Nearly 30 percent of 128,000 criminal immigrants removed from the U.S. last year committed crime involving illegal drugs, the Homeland Security Department announced Wednesday.
A total of 393,289 people were removed from the U.S. in 2009. Of those individuals, 128,345 were criminal aliens whose offense included the manufacture, distribution, sale and possession of illegal drugs, or 29 percent of all criminal aliens removed last year. Traffic offenses and immigration violations were the second- and third-most frequent type of violation, representing 15.9 and 15.4 percent of all removals, respectively.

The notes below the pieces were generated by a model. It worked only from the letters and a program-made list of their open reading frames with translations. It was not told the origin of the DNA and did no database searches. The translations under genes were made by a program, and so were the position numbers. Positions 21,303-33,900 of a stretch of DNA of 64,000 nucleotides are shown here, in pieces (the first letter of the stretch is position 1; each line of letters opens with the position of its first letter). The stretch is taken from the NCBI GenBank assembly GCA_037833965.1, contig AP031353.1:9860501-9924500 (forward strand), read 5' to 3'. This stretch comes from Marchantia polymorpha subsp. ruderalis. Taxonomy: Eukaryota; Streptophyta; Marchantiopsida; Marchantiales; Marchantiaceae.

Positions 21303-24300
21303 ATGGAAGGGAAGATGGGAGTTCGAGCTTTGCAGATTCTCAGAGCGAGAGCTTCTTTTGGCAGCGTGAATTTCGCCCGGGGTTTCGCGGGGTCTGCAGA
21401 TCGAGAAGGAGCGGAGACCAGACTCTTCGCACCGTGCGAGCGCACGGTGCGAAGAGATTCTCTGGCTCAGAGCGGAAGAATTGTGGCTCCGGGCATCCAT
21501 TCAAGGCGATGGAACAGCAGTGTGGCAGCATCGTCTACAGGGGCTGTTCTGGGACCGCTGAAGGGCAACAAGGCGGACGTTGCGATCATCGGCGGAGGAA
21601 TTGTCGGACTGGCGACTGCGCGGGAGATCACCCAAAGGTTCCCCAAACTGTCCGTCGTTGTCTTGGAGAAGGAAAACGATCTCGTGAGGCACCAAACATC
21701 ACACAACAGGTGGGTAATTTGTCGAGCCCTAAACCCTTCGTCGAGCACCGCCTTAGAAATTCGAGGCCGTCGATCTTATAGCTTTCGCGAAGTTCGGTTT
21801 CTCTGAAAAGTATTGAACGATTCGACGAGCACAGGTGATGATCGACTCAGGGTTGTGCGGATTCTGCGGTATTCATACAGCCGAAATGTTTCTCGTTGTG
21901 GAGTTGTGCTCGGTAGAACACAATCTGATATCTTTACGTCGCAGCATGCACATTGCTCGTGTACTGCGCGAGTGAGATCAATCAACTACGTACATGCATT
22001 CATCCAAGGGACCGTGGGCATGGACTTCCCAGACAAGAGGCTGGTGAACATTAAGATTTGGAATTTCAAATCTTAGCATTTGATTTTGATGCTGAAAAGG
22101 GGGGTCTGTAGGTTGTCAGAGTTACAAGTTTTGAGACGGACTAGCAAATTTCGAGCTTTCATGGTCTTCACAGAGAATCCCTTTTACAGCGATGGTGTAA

The statistics, which were posted on the Department of Homeland Security's website, also revealed that of the 613,000 foreign nationals apprehended by federal authorities, 86 percent were natives of Mexico. The next leading countries were Guatemala, Honduras, El Salvador, China and Brazil.
The report also found that a record high number of foreign nationals were removed -- 393,000 -- for a seventh consecutive year. The leading countries of origin of those removed were Mexico (72 percent), Guatemala (7 percent), and Honduras (7 percent).
Immigration and Customs Enforcement officials also detained approximately 383,000 foreign nationals in 2009, while 580,000 foreign nationals were returned to their home countries without a removal order, according to the report. Eighty-five percent of those returns involved Mexican or Canadian aliens.